"Buro boyeshey na, mature boyeshey." she sternly corrects me. (Not old age, but mature age) "They are not immature like me, fell in love with the first guy I met and married him. They are just taking their time."

Now what do I say to that?


Thursday, May 12, 2016

Saying no cheese

I never travel without my camera. A big bag with the camera gear, the camera, three different kinds of lenses, two batteries, a charger, a dozen SD cards, etc., my camera bag was always overflowing. When I drove, it sat in the passenger's seat. When I flew, it became the carry-on bag. When I walked, it made my shoulders bend on one side. And I took pictures too. Big time. Of the nature. Of people and monuments. Portraits of friends eating at restaurants. Close-up of the food I ordered. I took an average of a hundred pictures a day during every trip.

And then, I decided to take a break. I decided to sometimes take my camera, but sometimes leave it behind too. Earlier this year when I visited Washington, I walked by the river and enjoyed this beautiful city without a camera. Next, I went to Florida. The city with breathtaking ocean views, ships, sunrise by the Atlantic, and picturesque beaches. Without a camera. During another trip, I walked around Washington DC, visited the monuments, and ate dinner with a lot of friends. Then in Baltimore, we walked by the Inner Harbor in the evening. The weather was fantastic, the crowd energized on a Friday night. Since I did not have a camera, I did not feel the need to take pictures.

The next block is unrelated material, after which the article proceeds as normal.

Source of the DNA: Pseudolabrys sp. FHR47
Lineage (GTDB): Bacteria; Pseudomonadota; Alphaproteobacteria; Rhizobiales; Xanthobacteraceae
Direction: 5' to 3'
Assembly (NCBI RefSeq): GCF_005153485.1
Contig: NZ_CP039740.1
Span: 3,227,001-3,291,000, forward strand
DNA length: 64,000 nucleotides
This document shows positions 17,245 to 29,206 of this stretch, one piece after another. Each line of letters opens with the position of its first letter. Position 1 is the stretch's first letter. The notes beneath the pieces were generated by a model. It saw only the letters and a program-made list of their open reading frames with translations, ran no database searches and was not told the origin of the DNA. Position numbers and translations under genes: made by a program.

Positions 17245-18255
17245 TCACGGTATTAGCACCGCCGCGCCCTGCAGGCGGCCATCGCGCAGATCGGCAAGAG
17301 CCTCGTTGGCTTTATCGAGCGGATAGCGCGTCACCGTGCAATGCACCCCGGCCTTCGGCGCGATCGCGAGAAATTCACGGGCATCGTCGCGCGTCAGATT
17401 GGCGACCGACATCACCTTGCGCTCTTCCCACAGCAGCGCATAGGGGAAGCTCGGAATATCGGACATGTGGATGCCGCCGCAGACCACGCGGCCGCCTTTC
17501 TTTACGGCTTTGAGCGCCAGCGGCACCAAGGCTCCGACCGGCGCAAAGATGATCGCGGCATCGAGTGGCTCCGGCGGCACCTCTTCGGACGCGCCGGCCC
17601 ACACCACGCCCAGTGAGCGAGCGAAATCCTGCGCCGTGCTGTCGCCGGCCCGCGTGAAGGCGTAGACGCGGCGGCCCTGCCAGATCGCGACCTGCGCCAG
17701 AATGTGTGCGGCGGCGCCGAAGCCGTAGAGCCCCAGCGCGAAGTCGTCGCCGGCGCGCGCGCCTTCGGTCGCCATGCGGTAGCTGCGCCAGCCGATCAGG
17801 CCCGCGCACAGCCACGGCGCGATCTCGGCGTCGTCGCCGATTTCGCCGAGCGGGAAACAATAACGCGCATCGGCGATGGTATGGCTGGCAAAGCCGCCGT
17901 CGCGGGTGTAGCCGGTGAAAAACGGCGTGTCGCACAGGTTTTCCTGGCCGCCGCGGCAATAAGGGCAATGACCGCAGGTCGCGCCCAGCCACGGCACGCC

It has been strangely liberating. Once in a while, I saw something beautiful and instinctively reached out for my camera, which was not there. It made me want to pause and spend a few extra minutes taking things in, etching it all in my memory since there will never be documentation of it. Meeting old and new friends and eating at some great restaurants, walking in the city, but not leaving behind a trail of documentation has been a freeing experience. If I could just cut down my camera expeditions by 50%, and this will free up gigabytes of online storage for me.